Monday, September 5, 2016
The title of this post is the headline of this interesting lengthy new Stars & Stripes article. Here is how it gets started:
Roberto Pickering’s story is all too familiar. The infantry Marine says he fought during the invasion of Iraq in 2003, lost some “good buddies” and returned to civilian life a “basket case” from battling a new enemy: post-traumatic stress disorder.
Pickering says he was pumped full of medications — from Valium to Zoloft, OxyContin, Seroquel, Lithium, Ambien and more — by Department of Veterans Affairs doctors. He tried to go back to school but had trouble adjusting.
He recoiled further after one friend took his own life and another died of a heroin overdose after becoming dependent on opioids through his medical care. Pickering moved into his parents’ California basement and found solace in the bottle while his life spiraled out of control.
Unlike thousands of post-9/11 veterans who have committed suicide, Pickering then found another way to cope: He began experimenting with marijuana about 10 years ago. “This war doesn’t end when you come back,” he said. Cannabis “really improved my quality of life … I found what works for me.”
Using marijuana regularly, he said, his angry outbursts diminished and he was able to get a good night’s sleep. He said he was able to kick his drinking habit and, best of all, he didn’t have to take the litany of pills he calls toxic. Pickering said he usually smokes a bit at night and calls himself a responsible family man, far from the stereotype of a coach-potato stoner.
He doesn’t know why marijuana changed his life, and researchers can only guess, because the plant has never been studied as a treatment for veterans’ PTSD. Despite state ballot initiatives to legalize marijuana for medical and nonmedical use in recent years, earlier this month it again received the highest drug classification by the Drug Enforcement Administration.
A recently approved $2.15 million study — paid for by the state of Colorado and conducted by researchers from the Multidisciplinary Association for Psychedelic Studies, the University of Pennsylvania, the University of Colorado, Johns Hopkins University and the Scottsdale Research Institute — could change all of that....
The study, which is about to begin accepting participants, is a two-phase random, placebo-controlled, multisite study that will assess the safety and efficacy of four types of smoked marijuana to manage chronic, treatment-resistant PTSD symptoms, said Rebecca Matthews, a MAPS clinical trial leader working with the team. In the first phase, 76 participants will smoke randomly assigned types of marijuana, including a placebo strain, from a pipe for three weeks. They will keep a diary to describe their experiences. They will then abstain from smoking for two weeks.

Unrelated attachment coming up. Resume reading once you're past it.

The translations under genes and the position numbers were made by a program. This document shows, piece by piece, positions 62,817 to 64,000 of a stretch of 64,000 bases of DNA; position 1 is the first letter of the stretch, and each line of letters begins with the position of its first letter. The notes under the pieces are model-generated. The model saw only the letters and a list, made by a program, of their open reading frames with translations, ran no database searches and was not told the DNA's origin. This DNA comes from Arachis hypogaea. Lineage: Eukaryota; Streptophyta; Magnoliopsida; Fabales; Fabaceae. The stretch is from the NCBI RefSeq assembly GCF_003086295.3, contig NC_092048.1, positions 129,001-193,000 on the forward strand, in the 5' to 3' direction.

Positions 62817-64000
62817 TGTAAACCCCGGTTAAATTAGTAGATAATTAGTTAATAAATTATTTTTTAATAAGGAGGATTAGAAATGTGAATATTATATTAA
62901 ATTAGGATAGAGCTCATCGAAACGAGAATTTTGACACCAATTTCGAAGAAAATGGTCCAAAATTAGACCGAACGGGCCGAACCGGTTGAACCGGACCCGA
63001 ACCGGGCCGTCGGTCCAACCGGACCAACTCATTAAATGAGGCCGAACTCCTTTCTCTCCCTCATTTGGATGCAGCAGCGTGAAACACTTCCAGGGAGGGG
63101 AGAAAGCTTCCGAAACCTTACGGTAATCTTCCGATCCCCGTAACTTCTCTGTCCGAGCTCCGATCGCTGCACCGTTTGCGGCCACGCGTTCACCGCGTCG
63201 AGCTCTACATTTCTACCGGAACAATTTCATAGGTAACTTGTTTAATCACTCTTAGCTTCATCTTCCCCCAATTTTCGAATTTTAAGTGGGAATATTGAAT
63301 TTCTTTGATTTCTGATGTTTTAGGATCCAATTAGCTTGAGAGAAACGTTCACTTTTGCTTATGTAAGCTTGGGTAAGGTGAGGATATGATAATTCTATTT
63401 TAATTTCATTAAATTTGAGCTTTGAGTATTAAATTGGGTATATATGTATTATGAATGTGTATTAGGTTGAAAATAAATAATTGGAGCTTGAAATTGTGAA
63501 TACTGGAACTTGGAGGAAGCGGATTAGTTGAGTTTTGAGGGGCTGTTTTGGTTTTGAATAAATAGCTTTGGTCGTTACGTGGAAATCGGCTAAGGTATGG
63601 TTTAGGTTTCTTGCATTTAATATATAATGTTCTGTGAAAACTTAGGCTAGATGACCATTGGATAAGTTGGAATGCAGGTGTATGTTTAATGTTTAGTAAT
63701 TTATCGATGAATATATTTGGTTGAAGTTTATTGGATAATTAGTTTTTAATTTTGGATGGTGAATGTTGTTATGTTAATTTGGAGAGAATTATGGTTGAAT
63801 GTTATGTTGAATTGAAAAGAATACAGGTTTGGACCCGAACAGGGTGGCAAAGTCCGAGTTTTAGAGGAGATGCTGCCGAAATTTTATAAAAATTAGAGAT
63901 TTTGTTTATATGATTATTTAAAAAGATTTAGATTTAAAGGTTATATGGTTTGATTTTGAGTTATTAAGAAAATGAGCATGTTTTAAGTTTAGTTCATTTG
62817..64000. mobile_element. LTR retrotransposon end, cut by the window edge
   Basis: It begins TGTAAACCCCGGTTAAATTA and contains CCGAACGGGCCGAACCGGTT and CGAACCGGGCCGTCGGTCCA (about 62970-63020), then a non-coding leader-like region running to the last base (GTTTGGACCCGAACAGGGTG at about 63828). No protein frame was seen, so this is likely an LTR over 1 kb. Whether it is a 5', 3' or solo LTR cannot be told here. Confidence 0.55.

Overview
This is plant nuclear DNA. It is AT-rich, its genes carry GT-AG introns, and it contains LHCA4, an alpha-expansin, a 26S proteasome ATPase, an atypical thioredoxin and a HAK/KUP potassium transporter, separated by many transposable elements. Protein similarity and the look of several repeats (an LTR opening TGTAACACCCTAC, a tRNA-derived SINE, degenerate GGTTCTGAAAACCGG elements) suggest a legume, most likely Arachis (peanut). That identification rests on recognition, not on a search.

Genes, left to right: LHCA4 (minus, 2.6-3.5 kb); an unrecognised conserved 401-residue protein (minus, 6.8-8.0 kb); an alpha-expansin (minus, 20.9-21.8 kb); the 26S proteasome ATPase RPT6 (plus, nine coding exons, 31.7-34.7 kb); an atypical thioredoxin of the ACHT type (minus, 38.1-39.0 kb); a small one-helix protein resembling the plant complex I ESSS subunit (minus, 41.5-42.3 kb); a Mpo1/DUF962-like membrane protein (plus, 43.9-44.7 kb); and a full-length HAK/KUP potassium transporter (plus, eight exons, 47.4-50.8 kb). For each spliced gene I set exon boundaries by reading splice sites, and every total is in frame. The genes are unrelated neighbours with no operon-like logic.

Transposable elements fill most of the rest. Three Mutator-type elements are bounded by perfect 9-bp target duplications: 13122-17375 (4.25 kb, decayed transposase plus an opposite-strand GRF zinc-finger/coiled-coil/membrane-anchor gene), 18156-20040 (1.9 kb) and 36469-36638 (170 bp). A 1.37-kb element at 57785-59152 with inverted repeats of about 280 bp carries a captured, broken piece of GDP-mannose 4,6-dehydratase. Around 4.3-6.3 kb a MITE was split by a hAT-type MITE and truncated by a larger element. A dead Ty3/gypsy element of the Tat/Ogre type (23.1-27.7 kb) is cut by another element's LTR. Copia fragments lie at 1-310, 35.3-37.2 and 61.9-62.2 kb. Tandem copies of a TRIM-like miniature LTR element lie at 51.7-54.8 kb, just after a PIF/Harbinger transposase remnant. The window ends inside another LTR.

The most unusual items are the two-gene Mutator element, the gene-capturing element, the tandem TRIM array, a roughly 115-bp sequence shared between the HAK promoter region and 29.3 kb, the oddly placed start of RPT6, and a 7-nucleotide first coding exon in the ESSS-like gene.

The second phase is a repeat of the first. Afterward, participants will follow up with the researchers for six months. The team will track measurements of PTSD and PTSD symptoms and safety data throughout.
The aim is to provide information on “marijuana dosing, composition, side effects and specific areas of benefit to clinicians and legislators considering marijuana as an acceptable treatment for PTSD,” Matthews said.
Researchers plan to start recruiting veterans in September, adding two participants per month, per site. The study should run about two years. “By working with chronic treatment-resistant veterans, we address a national emergency and limit variability at the potential expense of generalizability,” Matthews said. “Further research will be needed to determine if these results will apply to other groups of PTSD sufferers.”
The study’s principal investigator, Dr. Sue Sisley of the Scottsdale Research Institute in Phoenix, said the hypothesis for the study is that cannabis may improve PTSD symptoms in a dose-dependent manner. “I have no preconceived notions about the outcome of the study,” she said. “I’m not pro-cannabis; I am strictly pro-science. I’m actually not a fan of cannabis, and I’ve never tried it personally. I care deeply about our military veterans, and I am determined to find new treatments for PTSD — besides the only two [Food and Drug Administration] approved medicines on the market, Zoloft and Paxil, which are both highly disappointing.”
The study could discount or verify an argument by VA doctors and opponents of pot for PTSD treatment, who claim cannabis masks symptoms and doesn’t treat them like exposure therapy is thought to, Sisley said. “Nobody is arguing [cannabis] is a cure [for PTSD],” she added. “ ... What we are hoping is that cannabis is alleviating the suffering of PTSD patients and not just masking it. This is a distinction that can only be evaluated through a randomized controlled trial.”